Rail: How do you feel the piece has forced you to stretch as a director?
Kline: Tremendously! I have never directed a solo show before, though I wrote and performed one myself a few years back (REMEDIES at the Ontological-Hysteric Theatre and Estrogenius Festival), and coming back to the form as a director feels like a completion in a way. The actor-director relationship in a solo show process is incredibly intimate, and it’s been an honor for me to be the sounding board for Erin to throw all her ideas at. It’s been a challenge and a delight to figure out how to represent this whole world—the laundries, the convent, Ireland itself—with just one body on stage. I’ve discovered that, because of this, a solo show can be inherently more theatrical and heightened than any other kind of play, and yet we’re dealing with a real part of history here, so it’s been a long journey of discovery as to how we determine the rules of this specific play—when we want to utilize a stylized sense of the world and when we need to ground it.
Rail: Erin, do you have any favorite, telling moments in the play?
Layton: There’s one, in which Meade, the prostitute, shouts to Father Patrick who is loudly praying for the prostitutes outside the walls of her brothel. She says, “Your prayers are no good, Paddy love. Virgin Mothers and holy water—slaves to holy nothings is what we are.” It encapsulates her very specific personal theology which sets her apart from the theology of the laundries. Shortly after she says this line she and her “girls” in the brothel are captured and sent to the lock asylums where they are “cleansed,” sanitized before they are sent to the actual laundry to work, to “wash away their sins.” Her line is comical but also tragic. The laundries were labeled as these safe houses to “fallen” women but to think that so many women were sent, literally captured, against their will, dragged and force-fed these beliefs that they severely opposed, is such an awful representation of the church and yet such a true representation of the laundries.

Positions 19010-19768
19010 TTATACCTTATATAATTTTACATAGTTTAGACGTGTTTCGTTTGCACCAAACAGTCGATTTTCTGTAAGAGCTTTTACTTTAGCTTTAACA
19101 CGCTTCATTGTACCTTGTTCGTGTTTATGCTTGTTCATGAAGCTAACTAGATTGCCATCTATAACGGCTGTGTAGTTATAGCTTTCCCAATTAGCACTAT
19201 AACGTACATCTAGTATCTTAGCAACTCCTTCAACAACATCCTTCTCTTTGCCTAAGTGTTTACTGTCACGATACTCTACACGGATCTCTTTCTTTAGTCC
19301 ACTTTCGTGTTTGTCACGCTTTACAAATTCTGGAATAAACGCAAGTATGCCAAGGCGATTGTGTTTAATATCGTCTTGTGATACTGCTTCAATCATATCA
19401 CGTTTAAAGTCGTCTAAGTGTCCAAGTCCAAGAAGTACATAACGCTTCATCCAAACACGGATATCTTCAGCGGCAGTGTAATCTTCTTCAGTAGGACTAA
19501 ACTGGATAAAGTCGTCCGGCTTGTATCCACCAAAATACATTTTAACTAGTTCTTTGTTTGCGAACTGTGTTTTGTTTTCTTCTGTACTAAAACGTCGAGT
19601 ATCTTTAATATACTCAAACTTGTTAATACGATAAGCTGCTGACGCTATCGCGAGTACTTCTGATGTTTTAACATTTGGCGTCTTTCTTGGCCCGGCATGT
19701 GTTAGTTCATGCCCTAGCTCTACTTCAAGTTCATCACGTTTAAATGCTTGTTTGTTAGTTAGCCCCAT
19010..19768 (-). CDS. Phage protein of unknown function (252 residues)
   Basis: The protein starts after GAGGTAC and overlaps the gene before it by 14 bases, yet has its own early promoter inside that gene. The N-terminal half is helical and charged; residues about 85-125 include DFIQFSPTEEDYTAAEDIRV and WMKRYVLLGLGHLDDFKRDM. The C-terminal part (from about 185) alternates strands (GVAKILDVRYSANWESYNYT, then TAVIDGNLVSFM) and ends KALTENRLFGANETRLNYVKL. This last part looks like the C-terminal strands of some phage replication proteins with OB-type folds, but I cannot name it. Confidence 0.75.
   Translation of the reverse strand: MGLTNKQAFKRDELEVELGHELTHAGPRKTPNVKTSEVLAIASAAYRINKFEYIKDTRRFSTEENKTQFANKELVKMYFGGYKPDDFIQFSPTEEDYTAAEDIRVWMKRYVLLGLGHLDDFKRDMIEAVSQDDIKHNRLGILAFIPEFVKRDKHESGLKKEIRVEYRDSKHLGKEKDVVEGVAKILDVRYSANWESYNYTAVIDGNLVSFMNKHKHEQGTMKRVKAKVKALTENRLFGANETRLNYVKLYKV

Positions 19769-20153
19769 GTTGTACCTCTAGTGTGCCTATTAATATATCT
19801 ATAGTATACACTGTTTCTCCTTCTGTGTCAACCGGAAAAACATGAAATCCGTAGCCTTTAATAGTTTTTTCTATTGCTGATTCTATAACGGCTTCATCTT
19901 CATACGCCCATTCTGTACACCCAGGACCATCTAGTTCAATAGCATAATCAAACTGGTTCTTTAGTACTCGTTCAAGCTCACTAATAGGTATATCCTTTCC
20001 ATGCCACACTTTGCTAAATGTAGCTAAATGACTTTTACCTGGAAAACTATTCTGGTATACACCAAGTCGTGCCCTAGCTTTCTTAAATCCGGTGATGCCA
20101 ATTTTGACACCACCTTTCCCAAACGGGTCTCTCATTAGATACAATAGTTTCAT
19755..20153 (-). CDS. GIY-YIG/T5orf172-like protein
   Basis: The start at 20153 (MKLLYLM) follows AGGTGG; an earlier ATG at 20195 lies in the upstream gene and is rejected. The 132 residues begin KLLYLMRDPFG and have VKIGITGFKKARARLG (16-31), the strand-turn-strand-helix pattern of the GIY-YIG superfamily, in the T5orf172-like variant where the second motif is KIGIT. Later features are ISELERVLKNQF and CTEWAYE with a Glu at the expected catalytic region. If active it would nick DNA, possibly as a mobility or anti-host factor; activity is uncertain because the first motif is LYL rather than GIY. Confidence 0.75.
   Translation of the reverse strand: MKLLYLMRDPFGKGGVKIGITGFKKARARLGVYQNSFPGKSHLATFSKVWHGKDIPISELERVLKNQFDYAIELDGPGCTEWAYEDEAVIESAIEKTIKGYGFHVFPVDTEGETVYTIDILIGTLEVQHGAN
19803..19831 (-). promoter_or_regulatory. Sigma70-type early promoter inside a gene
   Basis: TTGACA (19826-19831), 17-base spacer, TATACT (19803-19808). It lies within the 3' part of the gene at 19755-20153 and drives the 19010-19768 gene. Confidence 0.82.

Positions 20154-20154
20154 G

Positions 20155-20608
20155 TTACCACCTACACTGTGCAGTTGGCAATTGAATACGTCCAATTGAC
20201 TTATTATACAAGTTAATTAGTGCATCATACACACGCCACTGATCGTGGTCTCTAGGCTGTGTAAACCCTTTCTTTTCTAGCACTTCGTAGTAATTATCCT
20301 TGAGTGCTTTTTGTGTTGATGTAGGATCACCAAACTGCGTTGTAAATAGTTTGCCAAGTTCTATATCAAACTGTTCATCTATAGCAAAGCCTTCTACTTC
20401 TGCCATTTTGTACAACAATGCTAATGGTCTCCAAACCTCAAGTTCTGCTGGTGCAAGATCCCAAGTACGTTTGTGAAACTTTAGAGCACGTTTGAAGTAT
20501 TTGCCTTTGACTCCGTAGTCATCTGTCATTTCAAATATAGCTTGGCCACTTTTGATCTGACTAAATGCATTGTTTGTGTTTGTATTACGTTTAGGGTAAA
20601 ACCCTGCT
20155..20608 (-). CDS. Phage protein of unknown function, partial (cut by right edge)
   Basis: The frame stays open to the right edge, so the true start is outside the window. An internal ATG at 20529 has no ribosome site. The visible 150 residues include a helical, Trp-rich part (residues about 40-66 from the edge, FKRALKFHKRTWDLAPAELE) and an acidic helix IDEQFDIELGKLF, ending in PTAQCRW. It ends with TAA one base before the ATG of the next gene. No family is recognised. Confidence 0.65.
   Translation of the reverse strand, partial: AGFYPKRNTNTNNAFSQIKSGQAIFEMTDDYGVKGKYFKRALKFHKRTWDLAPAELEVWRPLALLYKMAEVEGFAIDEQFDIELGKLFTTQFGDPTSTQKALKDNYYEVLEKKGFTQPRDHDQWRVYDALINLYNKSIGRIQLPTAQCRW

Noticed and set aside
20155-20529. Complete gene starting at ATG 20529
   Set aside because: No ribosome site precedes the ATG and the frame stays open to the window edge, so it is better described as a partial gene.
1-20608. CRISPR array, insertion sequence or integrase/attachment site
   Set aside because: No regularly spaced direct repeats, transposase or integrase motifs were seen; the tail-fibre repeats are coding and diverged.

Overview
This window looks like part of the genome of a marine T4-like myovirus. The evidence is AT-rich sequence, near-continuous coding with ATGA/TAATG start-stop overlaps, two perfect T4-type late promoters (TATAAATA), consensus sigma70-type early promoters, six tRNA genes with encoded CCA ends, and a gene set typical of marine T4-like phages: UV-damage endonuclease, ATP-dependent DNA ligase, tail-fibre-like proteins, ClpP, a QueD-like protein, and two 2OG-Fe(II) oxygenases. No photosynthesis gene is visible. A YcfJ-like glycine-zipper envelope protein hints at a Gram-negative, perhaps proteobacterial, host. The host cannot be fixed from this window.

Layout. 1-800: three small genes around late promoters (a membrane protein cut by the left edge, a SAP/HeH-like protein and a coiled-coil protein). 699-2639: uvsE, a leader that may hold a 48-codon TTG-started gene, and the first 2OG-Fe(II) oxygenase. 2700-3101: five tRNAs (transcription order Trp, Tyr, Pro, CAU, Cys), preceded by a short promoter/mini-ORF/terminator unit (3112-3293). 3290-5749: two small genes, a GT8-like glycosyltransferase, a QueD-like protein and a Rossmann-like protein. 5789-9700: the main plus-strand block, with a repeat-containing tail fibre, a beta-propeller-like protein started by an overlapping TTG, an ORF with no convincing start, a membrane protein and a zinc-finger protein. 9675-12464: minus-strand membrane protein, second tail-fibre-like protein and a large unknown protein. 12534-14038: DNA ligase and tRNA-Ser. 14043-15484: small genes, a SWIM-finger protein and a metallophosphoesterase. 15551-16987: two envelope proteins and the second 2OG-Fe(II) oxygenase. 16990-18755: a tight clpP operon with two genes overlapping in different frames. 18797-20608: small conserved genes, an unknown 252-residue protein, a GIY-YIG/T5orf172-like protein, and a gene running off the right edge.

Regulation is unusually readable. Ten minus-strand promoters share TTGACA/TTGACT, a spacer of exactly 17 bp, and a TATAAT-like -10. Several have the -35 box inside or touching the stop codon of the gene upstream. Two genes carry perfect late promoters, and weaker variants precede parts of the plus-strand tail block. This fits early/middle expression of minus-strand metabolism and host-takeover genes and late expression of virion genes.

Erin Layton’s MAGDALEN, directed by Julie Kline, will be presented August 10 – 26 as part of the New York International Fringe Festival. For more about the play, visit www.magdalentheplay.wordpress.com. For schedule and location, check out www.fringenyc.org.